Is it unprofessional for a JHS principal to make 8th grader (who isn’t graduating) to sit behind his class at graduation rehearsal?
Let’s say she doesn’t give him the option to stay in class during graduation rehearsal. Instead, she tells him to sit by himself in the third church pew while his ten fellow classmates sit in the first two pews. Therefore, he received his “pretend” diploma last, even though his surname isn’t alphabetically last in the class.
Obviously, it’s unprofessional for a boss to announce to the whole staff that he fired so ‘n so. Instead, he/she would say via e-mail that “so ‘n so is no longer with the company and that we wish he/she well.” Kind or ironic, since adults have to “man up” more than children, who are not allowed to be booed at talent shows. You have to spare their feelings and not break their spirits, whereas, adults have to deal with the real world. Therefore, is it socially acceptable for a principal to embarrass a 14-year-old. Keep in mind that he was a problem child academically ONLY, and was a gentleman who stayed out of trouble and respected his teachers/never talked back to them. But he had a learning disability, which caused the principal to treat him like the cliche student on TV who’s on her “sh*t list,” while he was nothing like Zack Morris (“Saved by the Bell”) or Bart Simpson. Did the 8th grader really deserve that, or was the principal out of line and should be terminated?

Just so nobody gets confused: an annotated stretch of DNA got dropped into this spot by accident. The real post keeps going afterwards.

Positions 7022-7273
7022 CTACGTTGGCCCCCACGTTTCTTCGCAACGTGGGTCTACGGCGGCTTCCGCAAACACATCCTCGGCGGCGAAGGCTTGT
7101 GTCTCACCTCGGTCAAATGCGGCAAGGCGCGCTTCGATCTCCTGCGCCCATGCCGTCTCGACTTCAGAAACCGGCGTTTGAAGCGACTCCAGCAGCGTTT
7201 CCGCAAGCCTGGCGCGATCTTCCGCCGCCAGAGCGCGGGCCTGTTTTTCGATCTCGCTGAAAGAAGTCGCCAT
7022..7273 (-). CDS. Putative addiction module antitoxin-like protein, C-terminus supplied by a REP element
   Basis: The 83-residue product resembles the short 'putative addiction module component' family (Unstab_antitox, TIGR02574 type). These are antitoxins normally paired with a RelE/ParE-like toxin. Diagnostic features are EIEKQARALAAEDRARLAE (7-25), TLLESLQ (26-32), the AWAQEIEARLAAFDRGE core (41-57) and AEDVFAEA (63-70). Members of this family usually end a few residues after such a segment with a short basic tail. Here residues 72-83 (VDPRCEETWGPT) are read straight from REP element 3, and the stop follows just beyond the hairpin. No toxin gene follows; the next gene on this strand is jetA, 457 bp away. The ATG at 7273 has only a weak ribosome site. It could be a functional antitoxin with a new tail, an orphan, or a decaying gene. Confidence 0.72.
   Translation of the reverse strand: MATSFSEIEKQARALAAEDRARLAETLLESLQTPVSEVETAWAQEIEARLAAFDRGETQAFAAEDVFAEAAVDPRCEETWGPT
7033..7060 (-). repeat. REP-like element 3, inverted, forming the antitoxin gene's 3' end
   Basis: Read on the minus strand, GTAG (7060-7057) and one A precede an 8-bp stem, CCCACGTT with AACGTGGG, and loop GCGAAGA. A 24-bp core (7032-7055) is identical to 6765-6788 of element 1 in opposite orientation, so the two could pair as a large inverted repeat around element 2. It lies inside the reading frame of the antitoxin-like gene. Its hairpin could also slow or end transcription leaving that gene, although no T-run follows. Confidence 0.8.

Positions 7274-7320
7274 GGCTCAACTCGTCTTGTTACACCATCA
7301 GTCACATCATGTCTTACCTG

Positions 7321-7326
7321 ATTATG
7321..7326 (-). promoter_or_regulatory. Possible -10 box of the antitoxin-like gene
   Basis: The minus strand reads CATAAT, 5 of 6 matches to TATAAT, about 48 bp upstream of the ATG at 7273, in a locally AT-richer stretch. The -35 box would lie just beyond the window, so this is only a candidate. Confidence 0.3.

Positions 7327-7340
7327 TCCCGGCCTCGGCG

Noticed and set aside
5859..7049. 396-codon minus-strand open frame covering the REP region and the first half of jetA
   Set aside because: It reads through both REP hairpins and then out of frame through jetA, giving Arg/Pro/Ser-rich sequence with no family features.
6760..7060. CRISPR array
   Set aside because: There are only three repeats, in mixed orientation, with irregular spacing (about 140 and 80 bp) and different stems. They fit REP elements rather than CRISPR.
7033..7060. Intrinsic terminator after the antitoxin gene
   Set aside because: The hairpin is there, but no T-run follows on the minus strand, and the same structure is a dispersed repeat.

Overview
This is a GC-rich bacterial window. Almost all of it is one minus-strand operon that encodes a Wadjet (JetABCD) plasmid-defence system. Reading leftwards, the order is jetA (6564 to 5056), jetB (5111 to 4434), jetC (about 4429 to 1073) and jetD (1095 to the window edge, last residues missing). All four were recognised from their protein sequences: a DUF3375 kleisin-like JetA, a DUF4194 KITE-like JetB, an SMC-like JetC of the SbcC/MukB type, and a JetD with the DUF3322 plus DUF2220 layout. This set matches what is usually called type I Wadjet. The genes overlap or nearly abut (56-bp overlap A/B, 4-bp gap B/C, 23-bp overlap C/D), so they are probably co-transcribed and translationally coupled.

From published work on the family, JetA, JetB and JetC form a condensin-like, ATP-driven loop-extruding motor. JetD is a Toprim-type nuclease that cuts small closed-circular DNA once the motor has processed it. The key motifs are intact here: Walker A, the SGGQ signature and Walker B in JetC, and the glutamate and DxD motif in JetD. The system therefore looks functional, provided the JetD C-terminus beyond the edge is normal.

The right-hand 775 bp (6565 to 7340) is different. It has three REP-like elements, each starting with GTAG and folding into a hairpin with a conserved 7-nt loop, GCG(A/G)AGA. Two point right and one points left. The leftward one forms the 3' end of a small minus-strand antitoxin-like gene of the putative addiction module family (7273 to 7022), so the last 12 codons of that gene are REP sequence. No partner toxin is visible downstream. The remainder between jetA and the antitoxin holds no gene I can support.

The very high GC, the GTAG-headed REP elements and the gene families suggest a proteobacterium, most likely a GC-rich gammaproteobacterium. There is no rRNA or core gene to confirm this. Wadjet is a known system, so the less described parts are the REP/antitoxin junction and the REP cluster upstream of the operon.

- PearlLv 71 month ago
sounds unprofessional to me too
- linkus86Lv 71 month ago
It is clear you are looking for validation, not a real answer. But if you want a real answer, see below.
No. School and the work place are vastly different places so can't be compared fairly. Many things at school are done to motivate the student and keep them included in their peer group. Not allowing the child to participate in an activity all others were doing would serve to unfairly alienate them. And keeping them in this activity can serve to motivate. The only error her was not keeping him in alphabetical order, like everyone else. It was a good idea to involve him with his classmates rather than be assigned to be somewhere else, as that would only serve to alienate him making EVERYONE aware that he wouldn't be graduating, motivating unnecessary gossip. Does this one error deserve to have someone fired? Not in a million years. And for your sake, I hope no one that hires you holds you to such a perfect standard, you apparently hold to others. You know it is OK to just admit you are angry without demanding revenge. Good Luck.
- Pearl LLv 71 month ago
it sounds unprofessional to me too
- Anonymous1 month ago
If the child is disabled enough that he can't function successfully, he should probably be in an alternate educational setting.
Beyond that I'd need a lot more specifics, from all sides of the equation, to form an opinion.